Yesterday I was working like mad to complete an entry for the “Carnival of Genealogy – Our Ancestors Places of Worship”, by the midnight deadline when I came across two interesting pieces of new information.
First, even though I thought I had done this before with no success, I asked my cousins to ask their mothers what church they had attended as children in Detroit. The answer came back – St. John’s Presbyterian Church. At first I thought there was some confusion because I knew that my father had been pastor of St. John’s Congregational Church in Springfield, Mass. and St. Mark’s Presbyterian Church in Detroit but St. Johns Presbyterian? I didn’t remember ever hearing of it before. So, I googled it and found that not only was there a St. John’s Presbyterian Church in Detroit but that my Cleage grandparents were among founders and that it was founded in 1919, the same year my Graham grandfather was participating in the founding of Plymouth Congregational Church, also in Detroit, also on the East side. I looked for more information on St. Johns. I searched for even one photograph of the old church. I came up with very little. I looked through the family photos for something that looked like it was taken at a church but also found nothing aside from a few where the family is on their way to church. I did find the information below.
Detroit and the Great Migration 1916-1929, by Elizabeth Anne Martin Religion and the Migrant
“We, the believers in Christ members, are very proud of our rich heritage. We rejoice always; give praise and thanksgiving to our Lord for His abundant blessings of the faithful shoulders we stand on. We accept our charge of ensuring an African-American Presbyterian witness for our Lord in the city of Detroit, Michigan and beyond to the glory of God! St. John’s Presbyterian Church was among the new congregations formed because of the migration. In the winter of 1917 Reverend J.W. Lee, “field secretary for church extension among colored people in the North,” came to Detroit hoping to establish a Presbyterian church. He was disturbed by the fact that many migrants of the Presbyterian faith had turned to other denominations because there were no Presbyterian churches in Detroit. In April 1919 Lee organized thirty-nine believers into a new congregation. He served as pastor until 1921, when he recruited a southern preacher front Alabama to take his place. By 1925 the Sunday services at St. John’s were so popular that some people arrived as much as three hours early in order to secure seats. Hundreds of persons had to be turned away at both Sunday and weekday services.” One clarification, there were Presbyterian churches in Detroit but they were white.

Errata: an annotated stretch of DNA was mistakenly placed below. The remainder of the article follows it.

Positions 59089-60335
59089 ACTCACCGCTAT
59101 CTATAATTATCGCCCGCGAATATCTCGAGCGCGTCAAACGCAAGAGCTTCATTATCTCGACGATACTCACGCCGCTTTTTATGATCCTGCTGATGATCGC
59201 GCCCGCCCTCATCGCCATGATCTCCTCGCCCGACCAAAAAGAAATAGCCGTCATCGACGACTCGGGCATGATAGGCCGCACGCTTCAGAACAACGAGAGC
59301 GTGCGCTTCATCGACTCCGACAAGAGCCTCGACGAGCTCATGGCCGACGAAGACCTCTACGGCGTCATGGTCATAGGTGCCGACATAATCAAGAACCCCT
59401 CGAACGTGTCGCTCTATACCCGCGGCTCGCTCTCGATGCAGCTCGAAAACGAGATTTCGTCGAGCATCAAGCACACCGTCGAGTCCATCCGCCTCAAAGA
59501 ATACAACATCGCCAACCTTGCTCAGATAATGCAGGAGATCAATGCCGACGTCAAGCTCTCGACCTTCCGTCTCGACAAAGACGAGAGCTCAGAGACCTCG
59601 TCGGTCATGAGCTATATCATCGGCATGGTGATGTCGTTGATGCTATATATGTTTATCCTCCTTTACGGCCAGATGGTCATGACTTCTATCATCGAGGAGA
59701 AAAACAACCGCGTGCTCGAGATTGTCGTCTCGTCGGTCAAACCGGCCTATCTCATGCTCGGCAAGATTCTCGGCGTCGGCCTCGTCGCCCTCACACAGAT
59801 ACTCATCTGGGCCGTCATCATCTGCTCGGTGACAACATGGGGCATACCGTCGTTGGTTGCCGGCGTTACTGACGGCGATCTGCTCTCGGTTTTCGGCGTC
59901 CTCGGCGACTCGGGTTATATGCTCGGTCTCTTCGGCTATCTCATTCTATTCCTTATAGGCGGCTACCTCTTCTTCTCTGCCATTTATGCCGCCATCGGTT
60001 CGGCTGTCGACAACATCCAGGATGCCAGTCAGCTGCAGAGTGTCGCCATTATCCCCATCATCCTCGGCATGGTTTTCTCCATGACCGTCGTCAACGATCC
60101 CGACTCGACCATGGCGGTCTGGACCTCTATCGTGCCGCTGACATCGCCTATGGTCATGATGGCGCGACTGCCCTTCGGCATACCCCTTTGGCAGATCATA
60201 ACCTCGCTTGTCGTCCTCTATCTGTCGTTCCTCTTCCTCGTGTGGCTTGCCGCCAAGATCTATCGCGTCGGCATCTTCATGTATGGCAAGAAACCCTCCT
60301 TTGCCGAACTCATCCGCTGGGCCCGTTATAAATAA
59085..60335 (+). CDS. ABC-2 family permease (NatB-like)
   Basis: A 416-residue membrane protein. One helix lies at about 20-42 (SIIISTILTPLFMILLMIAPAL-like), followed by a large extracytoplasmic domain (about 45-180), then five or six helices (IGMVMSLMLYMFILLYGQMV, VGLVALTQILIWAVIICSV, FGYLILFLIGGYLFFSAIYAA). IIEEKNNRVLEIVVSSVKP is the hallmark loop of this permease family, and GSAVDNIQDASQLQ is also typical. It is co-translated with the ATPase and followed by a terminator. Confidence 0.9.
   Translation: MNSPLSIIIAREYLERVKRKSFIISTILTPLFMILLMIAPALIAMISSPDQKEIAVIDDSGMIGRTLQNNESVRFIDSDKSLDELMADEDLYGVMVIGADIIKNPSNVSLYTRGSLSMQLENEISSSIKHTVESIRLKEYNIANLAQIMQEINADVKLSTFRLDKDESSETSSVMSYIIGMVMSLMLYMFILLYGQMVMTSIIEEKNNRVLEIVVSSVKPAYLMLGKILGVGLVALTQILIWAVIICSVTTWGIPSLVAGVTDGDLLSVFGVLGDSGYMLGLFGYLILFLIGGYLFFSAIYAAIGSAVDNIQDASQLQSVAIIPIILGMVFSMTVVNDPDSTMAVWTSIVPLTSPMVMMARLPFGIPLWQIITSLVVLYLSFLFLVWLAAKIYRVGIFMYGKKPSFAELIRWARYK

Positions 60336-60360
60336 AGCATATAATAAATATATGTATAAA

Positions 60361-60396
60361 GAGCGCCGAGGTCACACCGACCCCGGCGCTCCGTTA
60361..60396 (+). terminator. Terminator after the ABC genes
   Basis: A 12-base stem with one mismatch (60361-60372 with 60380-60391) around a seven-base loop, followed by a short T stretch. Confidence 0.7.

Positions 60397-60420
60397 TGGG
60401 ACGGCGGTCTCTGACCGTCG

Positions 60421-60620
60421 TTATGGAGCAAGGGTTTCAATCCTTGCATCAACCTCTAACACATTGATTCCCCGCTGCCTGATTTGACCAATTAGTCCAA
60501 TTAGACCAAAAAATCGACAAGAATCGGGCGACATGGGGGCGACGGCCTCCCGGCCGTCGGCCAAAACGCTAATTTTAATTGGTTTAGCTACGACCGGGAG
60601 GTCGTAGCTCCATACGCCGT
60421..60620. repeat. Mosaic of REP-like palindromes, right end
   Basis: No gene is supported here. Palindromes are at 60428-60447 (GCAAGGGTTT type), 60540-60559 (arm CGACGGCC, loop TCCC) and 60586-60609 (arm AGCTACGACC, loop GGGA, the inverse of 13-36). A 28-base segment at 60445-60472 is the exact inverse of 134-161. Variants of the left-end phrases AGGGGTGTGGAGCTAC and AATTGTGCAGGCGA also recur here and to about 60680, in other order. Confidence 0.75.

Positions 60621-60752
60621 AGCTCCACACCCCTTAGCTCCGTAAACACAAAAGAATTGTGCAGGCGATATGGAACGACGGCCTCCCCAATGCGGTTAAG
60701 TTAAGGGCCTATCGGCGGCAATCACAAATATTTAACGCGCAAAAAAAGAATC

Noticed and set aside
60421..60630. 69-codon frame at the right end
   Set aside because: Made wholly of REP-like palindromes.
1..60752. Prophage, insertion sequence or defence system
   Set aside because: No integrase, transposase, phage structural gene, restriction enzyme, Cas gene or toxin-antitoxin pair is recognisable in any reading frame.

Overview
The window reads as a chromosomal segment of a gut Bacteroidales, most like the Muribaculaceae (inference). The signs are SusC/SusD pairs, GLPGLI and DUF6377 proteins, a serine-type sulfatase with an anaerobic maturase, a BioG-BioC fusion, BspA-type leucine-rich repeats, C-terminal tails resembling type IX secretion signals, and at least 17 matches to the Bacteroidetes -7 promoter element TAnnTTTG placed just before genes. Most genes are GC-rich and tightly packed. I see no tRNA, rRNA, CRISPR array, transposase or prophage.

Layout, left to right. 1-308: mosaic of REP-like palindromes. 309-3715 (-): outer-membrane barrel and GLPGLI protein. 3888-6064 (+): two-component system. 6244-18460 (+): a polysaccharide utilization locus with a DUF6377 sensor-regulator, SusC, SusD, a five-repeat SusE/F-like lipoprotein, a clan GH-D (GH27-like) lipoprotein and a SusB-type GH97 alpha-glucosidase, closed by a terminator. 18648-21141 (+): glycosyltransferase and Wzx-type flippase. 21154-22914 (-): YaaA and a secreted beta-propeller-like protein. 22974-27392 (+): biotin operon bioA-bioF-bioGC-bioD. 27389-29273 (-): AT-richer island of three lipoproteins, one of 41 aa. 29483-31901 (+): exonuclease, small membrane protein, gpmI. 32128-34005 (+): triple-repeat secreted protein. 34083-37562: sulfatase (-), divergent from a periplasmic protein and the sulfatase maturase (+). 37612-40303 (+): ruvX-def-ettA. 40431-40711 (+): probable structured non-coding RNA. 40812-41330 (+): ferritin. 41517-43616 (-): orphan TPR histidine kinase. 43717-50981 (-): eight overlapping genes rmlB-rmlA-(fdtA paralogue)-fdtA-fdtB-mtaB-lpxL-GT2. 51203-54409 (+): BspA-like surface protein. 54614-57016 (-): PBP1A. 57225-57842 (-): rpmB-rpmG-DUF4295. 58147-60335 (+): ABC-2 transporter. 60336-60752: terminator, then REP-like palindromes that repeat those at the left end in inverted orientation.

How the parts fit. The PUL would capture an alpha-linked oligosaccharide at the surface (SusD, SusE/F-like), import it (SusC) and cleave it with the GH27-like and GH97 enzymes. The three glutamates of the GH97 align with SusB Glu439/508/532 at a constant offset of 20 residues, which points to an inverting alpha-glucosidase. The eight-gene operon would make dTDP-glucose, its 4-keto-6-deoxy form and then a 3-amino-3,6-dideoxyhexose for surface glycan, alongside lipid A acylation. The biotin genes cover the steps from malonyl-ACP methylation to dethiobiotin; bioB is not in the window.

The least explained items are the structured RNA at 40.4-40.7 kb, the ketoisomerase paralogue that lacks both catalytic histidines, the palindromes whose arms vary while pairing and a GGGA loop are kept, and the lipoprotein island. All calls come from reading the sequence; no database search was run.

Something the churches my grandparents helped found have in common is that they were both urban renewed and torn down to make way for, in the case of Plymouth, a parking structure and I’m not sure what for St. Johns but neither of the historic church buildings are standing today, although both churches are still going strong in their new buildings.
Next I decided to google the church my grandfather, Albert Cleage attended when he was growing up in Athens Tennessee. I found that he was too young to have helped start First United Presbyterian Church, it was founded in 1890 and he was born in 1883. However, his step-father, my great grandmother Celia Rice Cleage Sherman’s second husband, Rodger Sherman, is listed as the architect of the church on Wikepidia. Amazed? Yes, I was. Mr. Sherman and Celia Cleage weren’t married until 1897, First United Presbyterian church had been standing for 5 years by then. The church is still standing and still looking good today.
From the Website “J. Lawrence Cook – An Autobiography”
“After a short time at Fisk, just how long I do not know, my father (note: J.L. Cook) entered Knoxville College in Knoxville, Tennessee.  He worked to pay his expenses, and was also aided by donations from individuals back in his home town of Athens. In 1888 he received his bachelor’s degree from Knoxville College and entered Allegheny Theological Seminary in Pittsburgh, Pennsylvania to prepare for the Presbyterian ministry.  On 9 April 1890 he was licensed as a minister by the Allegheny Presbytery, and with this credential returned to Athens to establish a United Presbyterian mission. Fresh out of seminary, he began holding services in an old dance hall. ”
Other posts about church founding in my family.
From Montgomery to Detroit, A Congregational Church – COG Our Ancestors Places of Worship